Eating and exercise are a bonded pair. You won’t get the most out of your workout if you are fueling your body, and if you don’t refuel afterward, your body won’t recover the way it should. But how long before you hit the gym (home or otherwise) should you eat to get the most out of your sweat session? And what are the consequences of exercising after eating?
If you listen to my mother, you must never ever swim/bike/run or do anything remotely strenuous for 20 minutes post-meal, but I think we should leave this one to the experts. According to the Mayo Clinic, if you’re planning on eating a large meal, experts say you should do so at least three to four hours before exercising. If you’ve penciled your workout into your calendar and it’s coming up within one to three hours, they recommend eating a small meal or snack.
Of course, snacks aren’t all created equal. Experts recommend items packed with protein and the right amount of digested carbs to give your body the energy it needs. Good options include an energy or granola bar, banana, brown rice, yogurt, fruit smoothie, or a peanut butter sandwich.
So why not eat something immediately before you go on that run? The Clinic offers that “snacks eaten soon before exercise probably won’t give you added energy if your workout lasts less than 60 minutes,” meaning your body can’t digest and process food that will offer meaningful benefits if you eat right before.
The type of workout also factors into timing. If you’re going on a walk, you can probably feel more comfortable eating 30 minutes beforehand. If it’s high-intensity interval training on your schedule, the guidelines above will ensure you get the most out of your time.
Riska Platt, M.S., R.D., a nutrition consultant for the Cardiac Rehabilitation Center at Mount Sinai Medical Center in New York, told heart.org that the ideal time to nosh before a workout is two hours in advance. Not doing so is like “driving a car on empty,” she said.
As with snacks, not all bodies are created equal, either. While some can experience cramping, digestive problems, nausea, or fatigue if they eat too close to a workout, other people seem unbothered, especially if your body is used to it.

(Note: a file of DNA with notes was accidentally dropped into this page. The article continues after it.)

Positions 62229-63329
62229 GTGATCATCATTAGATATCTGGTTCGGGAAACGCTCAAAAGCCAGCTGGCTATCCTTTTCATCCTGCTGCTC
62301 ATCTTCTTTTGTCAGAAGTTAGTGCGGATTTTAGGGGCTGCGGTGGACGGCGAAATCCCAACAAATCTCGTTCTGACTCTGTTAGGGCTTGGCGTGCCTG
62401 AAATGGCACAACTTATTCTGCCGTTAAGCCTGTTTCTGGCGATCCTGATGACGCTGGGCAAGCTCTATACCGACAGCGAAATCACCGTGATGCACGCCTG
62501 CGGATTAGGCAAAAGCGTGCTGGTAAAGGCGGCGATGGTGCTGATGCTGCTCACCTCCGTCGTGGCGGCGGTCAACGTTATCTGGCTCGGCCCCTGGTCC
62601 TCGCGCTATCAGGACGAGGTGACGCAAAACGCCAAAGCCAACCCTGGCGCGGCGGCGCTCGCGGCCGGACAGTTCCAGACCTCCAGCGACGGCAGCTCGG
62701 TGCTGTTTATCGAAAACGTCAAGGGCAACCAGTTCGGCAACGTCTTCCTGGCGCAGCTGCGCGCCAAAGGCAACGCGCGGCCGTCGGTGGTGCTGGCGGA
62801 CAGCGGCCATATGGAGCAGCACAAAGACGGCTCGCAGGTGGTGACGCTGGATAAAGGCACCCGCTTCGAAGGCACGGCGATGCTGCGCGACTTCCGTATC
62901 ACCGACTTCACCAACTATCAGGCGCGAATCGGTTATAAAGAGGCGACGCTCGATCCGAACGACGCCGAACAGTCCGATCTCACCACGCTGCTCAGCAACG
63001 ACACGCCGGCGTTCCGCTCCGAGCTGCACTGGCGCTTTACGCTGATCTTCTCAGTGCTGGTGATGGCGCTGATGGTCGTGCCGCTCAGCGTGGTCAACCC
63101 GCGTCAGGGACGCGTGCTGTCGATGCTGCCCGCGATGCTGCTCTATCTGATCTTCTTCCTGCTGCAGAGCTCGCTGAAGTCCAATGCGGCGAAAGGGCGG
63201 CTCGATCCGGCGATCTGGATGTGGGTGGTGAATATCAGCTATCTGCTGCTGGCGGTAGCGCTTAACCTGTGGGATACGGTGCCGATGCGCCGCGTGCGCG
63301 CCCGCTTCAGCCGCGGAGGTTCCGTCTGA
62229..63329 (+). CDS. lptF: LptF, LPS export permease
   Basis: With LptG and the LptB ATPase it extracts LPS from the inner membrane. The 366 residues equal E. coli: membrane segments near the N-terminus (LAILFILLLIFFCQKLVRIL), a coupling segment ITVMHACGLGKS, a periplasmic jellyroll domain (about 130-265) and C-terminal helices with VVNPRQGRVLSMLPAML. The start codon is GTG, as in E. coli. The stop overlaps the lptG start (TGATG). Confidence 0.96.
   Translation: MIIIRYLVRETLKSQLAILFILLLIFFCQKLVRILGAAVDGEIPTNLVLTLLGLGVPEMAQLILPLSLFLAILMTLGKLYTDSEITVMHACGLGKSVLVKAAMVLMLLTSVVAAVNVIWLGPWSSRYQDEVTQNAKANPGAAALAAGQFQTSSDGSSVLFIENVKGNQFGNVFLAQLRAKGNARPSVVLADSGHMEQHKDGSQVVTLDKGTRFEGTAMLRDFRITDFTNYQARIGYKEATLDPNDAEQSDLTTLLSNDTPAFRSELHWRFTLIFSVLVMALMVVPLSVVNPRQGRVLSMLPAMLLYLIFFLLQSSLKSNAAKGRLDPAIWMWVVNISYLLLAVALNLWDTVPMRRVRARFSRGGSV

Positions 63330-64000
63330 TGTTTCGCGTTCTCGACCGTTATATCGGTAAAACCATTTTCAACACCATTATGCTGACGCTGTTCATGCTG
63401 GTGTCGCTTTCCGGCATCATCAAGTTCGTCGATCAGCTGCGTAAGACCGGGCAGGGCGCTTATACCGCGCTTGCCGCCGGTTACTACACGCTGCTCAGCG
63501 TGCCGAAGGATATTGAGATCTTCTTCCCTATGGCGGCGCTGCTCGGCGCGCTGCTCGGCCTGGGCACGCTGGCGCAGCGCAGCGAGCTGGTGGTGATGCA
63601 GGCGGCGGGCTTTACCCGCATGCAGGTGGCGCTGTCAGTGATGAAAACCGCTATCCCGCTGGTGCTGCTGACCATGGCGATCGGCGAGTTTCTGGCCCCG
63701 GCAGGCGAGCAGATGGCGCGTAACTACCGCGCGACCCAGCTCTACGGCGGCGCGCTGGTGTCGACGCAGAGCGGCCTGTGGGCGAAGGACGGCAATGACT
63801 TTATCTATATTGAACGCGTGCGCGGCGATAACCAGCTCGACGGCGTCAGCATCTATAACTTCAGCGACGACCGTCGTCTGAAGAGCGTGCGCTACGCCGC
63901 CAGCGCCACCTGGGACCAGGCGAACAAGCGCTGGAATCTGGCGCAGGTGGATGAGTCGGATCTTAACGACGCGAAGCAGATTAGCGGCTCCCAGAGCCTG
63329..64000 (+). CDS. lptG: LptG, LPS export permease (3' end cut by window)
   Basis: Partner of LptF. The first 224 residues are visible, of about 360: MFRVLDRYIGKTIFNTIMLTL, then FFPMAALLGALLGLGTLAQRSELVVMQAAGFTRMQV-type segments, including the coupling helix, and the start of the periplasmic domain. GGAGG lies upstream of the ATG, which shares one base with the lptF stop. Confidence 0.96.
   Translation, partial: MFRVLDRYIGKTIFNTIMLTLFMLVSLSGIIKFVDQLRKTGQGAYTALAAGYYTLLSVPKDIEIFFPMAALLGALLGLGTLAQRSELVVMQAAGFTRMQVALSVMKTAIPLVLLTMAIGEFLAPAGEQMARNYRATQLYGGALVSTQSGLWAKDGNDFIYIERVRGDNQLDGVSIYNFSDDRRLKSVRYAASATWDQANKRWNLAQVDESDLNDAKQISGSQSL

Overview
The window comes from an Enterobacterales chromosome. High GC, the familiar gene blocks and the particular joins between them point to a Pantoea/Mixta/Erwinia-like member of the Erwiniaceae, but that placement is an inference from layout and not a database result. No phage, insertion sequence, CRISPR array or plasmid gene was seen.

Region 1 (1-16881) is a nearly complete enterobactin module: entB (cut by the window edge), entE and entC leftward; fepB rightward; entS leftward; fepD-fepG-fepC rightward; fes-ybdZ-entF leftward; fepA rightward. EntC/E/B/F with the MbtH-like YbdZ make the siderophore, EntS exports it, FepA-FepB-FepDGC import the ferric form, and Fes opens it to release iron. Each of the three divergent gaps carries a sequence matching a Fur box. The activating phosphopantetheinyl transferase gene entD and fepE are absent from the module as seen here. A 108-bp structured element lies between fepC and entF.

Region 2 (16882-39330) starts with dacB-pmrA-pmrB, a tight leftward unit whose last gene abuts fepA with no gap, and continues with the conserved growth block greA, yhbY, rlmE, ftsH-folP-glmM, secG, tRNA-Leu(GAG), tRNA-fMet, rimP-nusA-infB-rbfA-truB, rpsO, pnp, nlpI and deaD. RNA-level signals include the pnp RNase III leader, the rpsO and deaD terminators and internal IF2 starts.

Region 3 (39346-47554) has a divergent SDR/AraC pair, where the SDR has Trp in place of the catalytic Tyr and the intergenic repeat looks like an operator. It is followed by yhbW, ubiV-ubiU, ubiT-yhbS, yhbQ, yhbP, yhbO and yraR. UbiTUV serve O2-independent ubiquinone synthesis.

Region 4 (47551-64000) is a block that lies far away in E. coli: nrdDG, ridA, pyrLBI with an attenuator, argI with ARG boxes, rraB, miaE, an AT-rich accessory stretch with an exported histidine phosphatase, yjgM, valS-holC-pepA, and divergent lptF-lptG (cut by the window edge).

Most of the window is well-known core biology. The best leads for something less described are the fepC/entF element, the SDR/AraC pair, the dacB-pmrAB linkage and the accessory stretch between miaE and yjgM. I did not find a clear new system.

Not everyone has three to four hours before a workout to eat. When I run, it’s first thing in the morning (because if I wait, I’ll think of 10 excuses not to run). I’m certainly not setting my alarm three hours in advance, so I put a banana next to my bed and eat it immediately upon waking. By the time I scroll through emails and social media, get dressed, and out the door, 30 minutes have gone by, and I’m ready to go.
If that sounds familiar, carbs that your body can easily digest like a banana or rice cakes are advised.
One thing most experts agree on is that you have to stay hydrated. That means drinking water or a sports beverage before, during, and after a workout. Dehydration can lead to gastrointestinal discomfort (especially for cardio lovers), including cramps, bloating, burping, and tummy troubles.
If you have an important race, event, or workout you know your body needs to be 100% ready for and you’re not sure exactly how you’ll withstand certain foods, it may be wise to play around with timing in relation to your workouts before the big day to see how your body responds. Practice makes perfect, right?
You must actively consider the time you exercise in relation to your meal schedule. It may not seem important to regard the timing of your meals pre-workout, but if you’re spending your precious time engaged in any activity, you want to get the most out of it.
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